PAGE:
Request Matching

WireMock supports matching of requests to stubs and verification queries using the following attributes:

  • URL
  • HTTP Method
  • Query parameters
  • Headers
  • Basic authentication (a special case of header matching)
  • Cookies
  • Request body
  • Multipart/form-data

Here’s an example showing all attributes being matched using WireMock’s in-built match operators. It is also possible to write custom matching logic if you need more precise control:

Java:

stubFor(any(urlPathEqualTo("/everything"))
  .withHeader("Accept", containing("xml"))
  .withCookie("session", matching(".*12345.*"))
  .withQueryParam("search_term", equalTo("WireMock"))
  .withBasicAuth("jeff@example.com", "jeffteenjefftyjeff")
  .withRequestBody(equalToXml("<search-results />"))
  .withRequestBody(matchingXPath("//search-results"))
  .withMultipartRequestBody(
  	aMultipart()
  		.withName("info")
  		.withHeader("Content-Type", containing("charset"))
  		.withBody(equalToJson("{}"))
  )
  .willReturn(aResponse()));

JSON:

{
  "request" : {
    "urlPath" : "/everything",
    "method" : "ANY",
    "headers" : {
      "Accept" : {
        "contains" : "xml"
      }
    },
    "queryParameters" : {
      "search_term" : {
        "equalTo" : "WireMock"
      }
    },
    "cookies" : {
      "session" : {
        "matches" : ".*12345.*"
      }
    },
    "bodyPatterns" : [ {
      "equalToXml" : "<search-results />"
    }, {
      "matchesXPath" : "//search-results"
    } ],
    "multipartPatterns" : [ {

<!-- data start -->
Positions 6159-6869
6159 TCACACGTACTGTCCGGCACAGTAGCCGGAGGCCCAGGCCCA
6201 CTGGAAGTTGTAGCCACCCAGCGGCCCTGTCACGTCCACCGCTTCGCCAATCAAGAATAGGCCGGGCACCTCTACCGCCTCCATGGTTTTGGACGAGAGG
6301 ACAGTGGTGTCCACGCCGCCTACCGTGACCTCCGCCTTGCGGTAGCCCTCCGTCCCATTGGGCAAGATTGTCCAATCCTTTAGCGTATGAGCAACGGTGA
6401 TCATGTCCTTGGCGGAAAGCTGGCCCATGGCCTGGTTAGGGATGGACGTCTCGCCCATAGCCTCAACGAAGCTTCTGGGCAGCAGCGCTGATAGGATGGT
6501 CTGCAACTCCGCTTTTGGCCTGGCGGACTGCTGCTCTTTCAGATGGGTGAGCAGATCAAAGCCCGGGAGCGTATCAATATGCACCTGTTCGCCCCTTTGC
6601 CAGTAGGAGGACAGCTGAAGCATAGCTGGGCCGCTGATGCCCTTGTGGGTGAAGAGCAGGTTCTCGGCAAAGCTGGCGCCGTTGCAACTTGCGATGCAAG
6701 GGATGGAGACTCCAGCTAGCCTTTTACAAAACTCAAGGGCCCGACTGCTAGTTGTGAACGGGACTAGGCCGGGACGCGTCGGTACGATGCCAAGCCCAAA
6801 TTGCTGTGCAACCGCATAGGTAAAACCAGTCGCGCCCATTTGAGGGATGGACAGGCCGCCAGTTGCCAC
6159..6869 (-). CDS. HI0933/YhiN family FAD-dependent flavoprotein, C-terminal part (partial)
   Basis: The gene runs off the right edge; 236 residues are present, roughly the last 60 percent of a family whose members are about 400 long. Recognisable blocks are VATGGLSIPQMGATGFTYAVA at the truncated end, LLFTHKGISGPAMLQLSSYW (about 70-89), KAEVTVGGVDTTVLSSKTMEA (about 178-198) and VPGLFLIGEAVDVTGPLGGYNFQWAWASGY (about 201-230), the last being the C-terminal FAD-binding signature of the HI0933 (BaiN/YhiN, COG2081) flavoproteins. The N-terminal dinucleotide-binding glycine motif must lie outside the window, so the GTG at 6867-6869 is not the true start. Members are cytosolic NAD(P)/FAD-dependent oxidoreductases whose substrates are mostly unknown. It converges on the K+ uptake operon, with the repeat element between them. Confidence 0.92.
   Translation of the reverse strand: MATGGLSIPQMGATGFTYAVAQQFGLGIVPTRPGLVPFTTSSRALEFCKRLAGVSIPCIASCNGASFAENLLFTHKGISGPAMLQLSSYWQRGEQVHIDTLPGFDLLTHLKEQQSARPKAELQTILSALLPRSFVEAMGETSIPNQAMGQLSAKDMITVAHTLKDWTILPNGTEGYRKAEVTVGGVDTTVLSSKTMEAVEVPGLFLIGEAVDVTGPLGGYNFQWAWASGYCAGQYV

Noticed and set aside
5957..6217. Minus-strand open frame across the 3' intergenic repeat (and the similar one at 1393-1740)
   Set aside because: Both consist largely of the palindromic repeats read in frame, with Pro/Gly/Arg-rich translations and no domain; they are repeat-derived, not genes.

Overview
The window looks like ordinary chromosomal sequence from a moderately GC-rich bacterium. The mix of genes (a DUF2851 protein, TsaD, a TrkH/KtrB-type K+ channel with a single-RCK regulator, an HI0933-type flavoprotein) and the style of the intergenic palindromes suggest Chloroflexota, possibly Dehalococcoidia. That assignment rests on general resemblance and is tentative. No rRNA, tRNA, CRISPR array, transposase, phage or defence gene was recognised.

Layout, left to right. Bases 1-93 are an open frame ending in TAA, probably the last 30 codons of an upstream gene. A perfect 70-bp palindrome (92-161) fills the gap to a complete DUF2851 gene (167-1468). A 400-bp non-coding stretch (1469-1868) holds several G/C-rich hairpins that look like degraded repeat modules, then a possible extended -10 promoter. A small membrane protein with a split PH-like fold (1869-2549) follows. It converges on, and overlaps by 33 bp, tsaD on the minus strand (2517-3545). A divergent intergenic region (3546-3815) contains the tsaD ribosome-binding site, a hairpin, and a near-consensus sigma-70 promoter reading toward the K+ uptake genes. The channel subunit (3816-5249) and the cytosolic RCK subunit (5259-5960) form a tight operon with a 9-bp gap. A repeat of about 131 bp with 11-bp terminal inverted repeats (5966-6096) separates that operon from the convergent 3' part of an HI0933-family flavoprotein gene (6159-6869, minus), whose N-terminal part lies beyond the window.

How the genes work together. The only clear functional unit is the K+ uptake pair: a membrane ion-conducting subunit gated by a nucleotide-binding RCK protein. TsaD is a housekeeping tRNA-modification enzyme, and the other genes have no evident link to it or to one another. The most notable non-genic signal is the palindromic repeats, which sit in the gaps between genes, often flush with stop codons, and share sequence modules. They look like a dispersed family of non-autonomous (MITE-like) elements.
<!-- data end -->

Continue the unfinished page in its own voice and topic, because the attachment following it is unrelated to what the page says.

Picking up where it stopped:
"matchingType" : "ANY",
      "headers" : {
        "Content-Disposition" : {
          "contains" : "name=\"info\""
        },
        "Content-Type" : {
          "contains" : "charset"
        }
      },
      "bodyPatterns" : [ {
        "equalToJson" : "{}"
      } ]
    } ],
    "basicAuthCredentials" : {
      "username" : "jeff@example.com",
      "password" : "jeffteenjefftyjeff"
    }
  },
  "response" : {
    "status" : 200
  }
}

The following sections describe each type of matching strategy in detail.

URL matching

URLs can be matched either by equality or by regular expression. You also have a choice of whether to match just the path part of the URL or the path and query together.

It is usually preferable to match on path only if you want to match multiple query parameters in an order invariant manner.

Equality matching on path and query

Java:

urlEqualTo("/your/url?and=query")

JSON:

{
  "request": {
    "url": "/your/url?and=query"
    ...
  },
  ...
}

Regex matching on path and query

Java:

urlMatching("/your/([a-z]*)\\?and=query")

JSON:

{
  "request": {
    "urlPattern": "/your/([a-z]*)\\?and=query"
    ...
  },
  ...
}

Equality matching on the path only

Java:

urlPathEqualTo("/your/url")

JSON:

{
  "request": {
    "urlPath": "/your/url"
    ...
  },
  ...
}

Regex matching on the path only

Java:

urlPathMatching("/your/([a-z]*)")

JSON:

{
  "request": {
    "urlPathPattern": "/your/([a-z]*)"
    ...
  },
  ...
}

Matching other attributes

All request attributes other than the URL can be matched using the following set of operators.

Equality

Deems a match if the entire attribute value equals the expected value.

Java:

.withHeader("Content-Type", equalTo("application/json"))

JSON:

{
  "request": {
    ...
    "headers": {
      "Content-Type": {
        "equalTo": "application/json"
      }
    }
    ...
  },
  ...
}

Case-insensitive equality

Deems a match if the entire attribute value equals the expected value, ignoring case.

Java: